Home Gambling Industry GambleAware donates £4m to help fund problem gambling research in Great Britain

GambleAware donates £4m to help fund problem gambling research in Great Britain

16 Aug 2021
3 min. read


British charity GambleAware has stepped up its safer gambling drive by announcing it will help fund the country’s first academic research hub specialising at dealing with problem gambling.

The problem gambling charity is to award £4m ($5.52m) to a single academic institution which will specialise in gambling harms research. The donation forms part of GambleAware’s commitment to diversify the ability to research into the field of gambling harms in Great Britain (GB).

The eight-month grant award process will aim to improve and form new disciplines into problem gambling research, which will look to boost GB’s international profile. It is hoped that the Academic Research Hub will build on the charity’s ambition for the country to better deal with problem gambling and it is expected the successful institution will secure alternative funding beyond the initial grant to further aid growth.

Several select universities have been invited to apply for the grant based on a number of ranking systems.

GambleAware Research Director Alison Clare said: "This is a fantastic opportunity for a British university to develop and innovate in a relatively under-researched field, bringing to bear a much wider range of academic disciplines than are currently engaged in gambling harms research."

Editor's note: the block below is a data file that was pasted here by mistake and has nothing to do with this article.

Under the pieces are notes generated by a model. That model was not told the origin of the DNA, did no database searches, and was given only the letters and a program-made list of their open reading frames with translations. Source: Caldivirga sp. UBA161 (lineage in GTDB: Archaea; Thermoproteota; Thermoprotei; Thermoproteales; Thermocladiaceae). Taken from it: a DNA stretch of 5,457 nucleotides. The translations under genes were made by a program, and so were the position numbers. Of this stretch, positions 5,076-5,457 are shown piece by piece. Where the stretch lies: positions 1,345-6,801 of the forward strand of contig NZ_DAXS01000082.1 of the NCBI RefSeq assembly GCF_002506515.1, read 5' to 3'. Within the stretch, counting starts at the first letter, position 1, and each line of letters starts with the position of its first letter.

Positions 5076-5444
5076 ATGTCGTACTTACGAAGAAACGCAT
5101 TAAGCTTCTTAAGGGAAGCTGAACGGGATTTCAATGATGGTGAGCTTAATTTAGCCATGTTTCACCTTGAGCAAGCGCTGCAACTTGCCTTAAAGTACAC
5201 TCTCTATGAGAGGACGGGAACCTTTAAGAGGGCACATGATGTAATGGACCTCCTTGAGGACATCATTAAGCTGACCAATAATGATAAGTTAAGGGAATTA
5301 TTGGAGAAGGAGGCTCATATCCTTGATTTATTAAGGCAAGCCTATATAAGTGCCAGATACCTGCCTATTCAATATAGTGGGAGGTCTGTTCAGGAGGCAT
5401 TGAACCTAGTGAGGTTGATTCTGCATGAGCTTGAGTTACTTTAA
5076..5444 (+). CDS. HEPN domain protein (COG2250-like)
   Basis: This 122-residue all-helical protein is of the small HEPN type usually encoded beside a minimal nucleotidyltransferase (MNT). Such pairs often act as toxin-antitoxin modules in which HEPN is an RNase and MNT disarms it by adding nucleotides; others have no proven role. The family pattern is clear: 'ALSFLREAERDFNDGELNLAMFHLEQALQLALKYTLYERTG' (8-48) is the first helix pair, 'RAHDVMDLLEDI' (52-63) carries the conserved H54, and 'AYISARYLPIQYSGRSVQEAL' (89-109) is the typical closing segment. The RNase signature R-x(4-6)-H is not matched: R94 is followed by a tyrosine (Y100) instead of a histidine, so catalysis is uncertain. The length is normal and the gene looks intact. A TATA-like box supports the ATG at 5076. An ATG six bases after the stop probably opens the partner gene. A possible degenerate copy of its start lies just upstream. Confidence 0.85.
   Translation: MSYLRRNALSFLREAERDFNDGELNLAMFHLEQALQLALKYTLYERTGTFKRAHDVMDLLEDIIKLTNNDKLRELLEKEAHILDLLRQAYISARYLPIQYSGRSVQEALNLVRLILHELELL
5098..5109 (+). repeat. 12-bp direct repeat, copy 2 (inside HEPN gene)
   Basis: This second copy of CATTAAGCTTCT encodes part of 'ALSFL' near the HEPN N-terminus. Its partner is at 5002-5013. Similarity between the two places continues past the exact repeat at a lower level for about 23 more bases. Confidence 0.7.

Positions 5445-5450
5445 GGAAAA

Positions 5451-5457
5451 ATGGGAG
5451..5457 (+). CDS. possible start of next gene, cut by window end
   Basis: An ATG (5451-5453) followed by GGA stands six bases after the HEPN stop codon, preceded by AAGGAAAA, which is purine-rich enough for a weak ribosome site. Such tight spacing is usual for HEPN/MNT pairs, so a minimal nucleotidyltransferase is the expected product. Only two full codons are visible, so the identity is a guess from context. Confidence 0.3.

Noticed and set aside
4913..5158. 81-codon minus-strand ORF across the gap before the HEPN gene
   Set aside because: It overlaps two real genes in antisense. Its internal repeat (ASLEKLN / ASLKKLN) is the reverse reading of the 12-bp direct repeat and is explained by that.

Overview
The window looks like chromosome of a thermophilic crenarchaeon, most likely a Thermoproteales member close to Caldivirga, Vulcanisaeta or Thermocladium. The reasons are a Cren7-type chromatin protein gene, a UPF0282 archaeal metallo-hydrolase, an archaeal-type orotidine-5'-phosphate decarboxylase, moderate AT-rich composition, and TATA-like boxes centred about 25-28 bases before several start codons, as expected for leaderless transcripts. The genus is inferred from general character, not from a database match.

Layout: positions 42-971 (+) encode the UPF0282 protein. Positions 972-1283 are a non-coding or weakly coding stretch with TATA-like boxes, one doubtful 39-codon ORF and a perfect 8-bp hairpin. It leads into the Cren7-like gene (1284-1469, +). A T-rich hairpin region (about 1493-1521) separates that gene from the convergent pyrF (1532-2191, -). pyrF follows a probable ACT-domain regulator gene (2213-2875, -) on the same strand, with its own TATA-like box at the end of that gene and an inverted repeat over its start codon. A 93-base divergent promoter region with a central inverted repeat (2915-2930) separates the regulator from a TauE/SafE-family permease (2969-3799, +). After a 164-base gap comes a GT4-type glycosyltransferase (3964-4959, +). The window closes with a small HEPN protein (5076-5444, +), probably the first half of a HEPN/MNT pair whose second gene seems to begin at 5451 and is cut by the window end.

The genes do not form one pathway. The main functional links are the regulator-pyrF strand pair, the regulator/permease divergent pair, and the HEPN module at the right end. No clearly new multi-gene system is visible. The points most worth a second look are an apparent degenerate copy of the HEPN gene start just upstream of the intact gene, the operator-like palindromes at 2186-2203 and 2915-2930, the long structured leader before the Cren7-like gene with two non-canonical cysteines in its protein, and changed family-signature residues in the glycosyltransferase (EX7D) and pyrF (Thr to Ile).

"With this significant investment, a British university and its partners will have the chance to create a step change in building knowledge in an area which links and overlaps with many other subjects and fields."

The charity also announced the return of its safer gambling campaign Bet Regret, for the start of the 2021/22 English Premier League season. The campaign will feature on television, radio and digital platforms, while also appearing inside and outside football stadiums.

The message of the campaign is to encourage football fans, mainly aged between 18 and 34, to take on the notion of betting in moderation and to avoid making impulsive bets by ‘tapping out’ before so.

The ‘tap out’ campaign was first launched in September 2020, with the ‘tapping-out for time out’ concept consisting of adverts featuring wrestlers making unsuspecting gamblers about to place an ill-considered bet, tap out to avoid ‘Bet Regret’.

The charity said to date the initiative has proved successful with 38% of the target audience admitting they try to ‘tap out’ of their app before placing a bet, with 17% saying they use the technique to cut down on their betting.

Image source: UnSplash

16 Aug 2021
3 min. read